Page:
3. In the same pan, sauté the raisins until they puff up and brown a bit. Set them aside and sauté the almonds, pumpkin seeds, pecans and peanuts together for about 5 minutes. Set aside. Next, fry the dried bread pieces on both sides for about 2 minutes in the remaining oil or lard. Next, fry the sesame seeds until they obtain a deep brown color. (Add salt to prevent the seeds from splattering out.) Remove seeds and sauté the thyme, marjoram, oregano, cinnamon, avocado leaves, cloves and black peppercorns for 1 minute.
4. Roast the tomatoes, tomatillos and peeled onion and garlic in a heavy, open skillet on high. Do not use oil. (If you have a roasting rack that can be placed over a gas range, that will work well. You can also put the vegetables on a foil-lined tray in the oven with the temperature on broil. Keep a close eye, though; tomatoes roast faster than the other items and will likely need to be removed first.) Once the skins wrinkle and the edges are slightly burned, remove. Peel the tomatoes.
5. Place the spices, tomatoes and 1 cup of chicken broth in a blender. Blend until smooth. Pour into a bowl and set aside.
6. Place the sautéed chilis and 1 1/2 cups of chicken broth into the blender. Blend until the mixture becomes a smooth paste.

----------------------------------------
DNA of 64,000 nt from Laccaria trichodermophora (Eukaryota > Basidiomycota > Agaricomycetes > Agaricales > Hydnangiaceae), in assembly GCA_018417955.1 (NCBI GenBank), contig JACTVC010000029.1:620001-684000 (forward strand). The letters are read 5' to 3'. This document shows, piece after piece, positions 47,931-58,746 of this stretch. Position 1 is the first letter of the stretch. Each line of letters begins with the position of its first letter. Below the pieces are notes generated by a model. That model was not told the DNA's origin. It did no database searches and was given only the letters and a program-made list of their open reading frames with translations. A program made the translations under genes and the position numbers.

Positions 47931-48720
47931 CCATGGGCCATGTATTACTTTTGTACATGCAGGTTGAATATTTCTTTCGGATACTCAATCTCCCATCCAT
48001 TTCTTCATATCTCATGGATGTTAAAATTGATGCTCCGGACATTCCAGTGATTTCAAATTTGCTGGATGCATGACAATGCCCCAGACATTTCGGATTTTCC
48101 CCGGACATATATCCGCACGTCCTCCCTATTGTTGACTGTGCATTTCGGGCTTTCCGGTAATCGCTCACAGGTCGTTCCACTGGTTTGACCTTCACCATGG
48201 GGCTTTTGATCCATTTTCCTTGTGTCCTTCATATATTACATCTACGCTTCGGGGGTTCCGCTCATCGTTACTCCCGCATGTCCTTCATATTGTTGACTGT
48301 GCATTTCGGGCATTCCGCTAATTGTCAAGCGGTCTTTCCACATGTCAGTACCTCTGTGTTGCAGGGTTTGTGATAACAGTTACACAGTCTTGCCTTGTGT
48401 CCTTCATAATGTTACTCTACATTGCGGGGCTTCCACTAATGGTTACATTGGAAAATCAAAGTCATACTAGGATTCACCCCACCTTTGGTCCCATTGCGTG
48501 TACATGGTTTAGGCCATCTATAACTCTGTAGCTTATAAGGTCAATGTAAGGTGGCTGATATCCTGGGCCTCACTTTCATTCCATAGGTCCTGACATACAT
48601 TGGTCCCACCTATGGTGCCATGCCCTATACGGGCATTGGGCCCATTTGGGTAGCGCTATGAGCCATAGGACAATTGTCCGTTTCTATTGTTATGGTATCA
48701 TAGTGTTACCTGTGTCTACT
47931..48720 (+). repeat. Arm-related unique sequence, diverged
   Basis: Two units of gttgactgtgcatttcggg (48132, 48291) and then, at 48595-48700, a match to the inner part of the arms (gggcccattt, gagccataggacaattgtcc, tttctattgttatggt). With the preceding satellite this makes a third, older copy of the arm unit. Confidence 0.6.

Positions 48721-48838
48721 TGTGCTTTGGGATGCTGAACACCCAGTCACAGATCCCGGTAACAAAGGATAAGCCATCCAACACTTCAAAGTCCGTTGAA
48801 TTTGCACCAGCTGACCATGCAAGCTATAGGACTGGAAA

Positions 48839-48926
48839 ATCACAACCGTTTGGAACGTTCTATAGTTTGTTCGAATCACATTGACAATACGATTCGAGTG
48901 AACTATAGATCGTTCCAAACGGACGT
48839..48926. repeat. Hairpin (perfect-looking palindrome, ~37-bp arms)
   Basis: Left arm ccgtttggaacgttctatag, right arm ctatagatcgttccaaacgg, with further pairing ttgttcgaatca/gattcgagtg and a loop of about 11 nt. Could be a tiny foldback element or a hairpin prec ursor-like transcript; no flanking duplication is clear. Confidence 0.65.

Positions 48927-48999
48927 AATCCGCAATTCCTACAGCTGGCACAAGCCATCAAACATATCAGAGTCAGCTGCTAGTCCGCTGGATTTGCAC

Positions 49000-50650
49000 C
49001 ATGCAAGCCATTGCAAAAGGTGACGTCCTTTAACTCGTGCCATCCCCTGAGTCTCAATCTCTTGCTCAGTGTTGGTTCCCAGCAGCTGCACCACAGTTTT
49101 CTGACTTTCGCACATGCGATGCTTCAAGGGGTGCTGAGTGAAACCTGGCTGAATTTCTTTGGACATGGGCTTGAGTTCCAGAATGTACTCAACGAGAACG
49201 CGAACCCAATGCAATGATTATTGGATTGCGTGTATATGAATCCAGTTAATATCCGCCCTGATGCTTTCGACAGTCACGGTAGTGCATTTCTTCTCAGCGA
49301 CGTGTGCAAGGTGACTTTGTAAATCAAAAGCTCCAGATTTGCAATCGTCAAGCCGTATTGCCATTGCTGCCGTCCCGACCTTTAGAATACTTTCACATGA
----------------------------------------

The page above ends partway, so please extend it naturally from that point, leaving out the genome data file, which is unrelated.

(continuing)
7. Heat the remaining unused lard/oil at a medium temperature in a deep pot and pour in the spice mixture. Cook for 3 minutes. Add the blended chilis and cook for an additional 3 minutes. Add the sugar and chocolate and stir for 5 minutes, allowing the sauce to thicken. The sauce is ready when you can catch glimpses of the bottom of the pot while stirring.
8. Add the rest of the chicken broth and season with salt. Cook for 3 more minutes over medium heat. Add chicken pieces a few minutes prior to serving.
Make the chicken prior to beginning the mole sauce.
1 whole chicken (or pre-cut chicken pieces equivalent to a whole chicken)
1 onion chopped into quarters
2 garlic cloves
sea salt to taste
Place the chicken in a deep pot in six cups of water. Add the other ingredients. Bring to a boil at medium-high heat until the chicken is cooked all the way through (a minimum of 30 minutes, depending on the size of the chicken). Reserve the broth for the mole sauce. If using a whole chicken, remove it from the broth after cooking. Cool and cut into serving sized pieces. Reserve at room temperature until the mole sauce is ready.
This side dish goes perfectly with mole. The starch balances the spiciness of the chicken and its light red color goes beautifully with the dark, brown sauce.
2 cups white long-grain rice (do not use converted rice)
1/4 cup corn oil
1/3 onion in a chunk
3 garlic cloves
4 cups chicken stock or water
1 sprig parsley
3 whole fresh Serrano chilis (jalapeños can work as a replacement)
1/2 cup finely chopped carrots
1/4 cup shelled fresh peas
1. Soak the rice for 5 minutes in warm water. Rinse and drain.
2. Heat the oil in a wide pot at medium-high heat. Add rice and sauté, stirring occasionally until the rice becomes transparent and the grains start to separate. Pour off any excess oil. Add carrots and peas and sauté for two more minutes.
3. Add pureed tomatoes to the rice and cook for 4 minutes. Next, add stock/water. Arrange the chilis and parsley on top.
4. Bring to a boil.
5. As soon as it boils, reduce the flame to medium and cover. Cook for 20 minutes or until all of the rice is tender.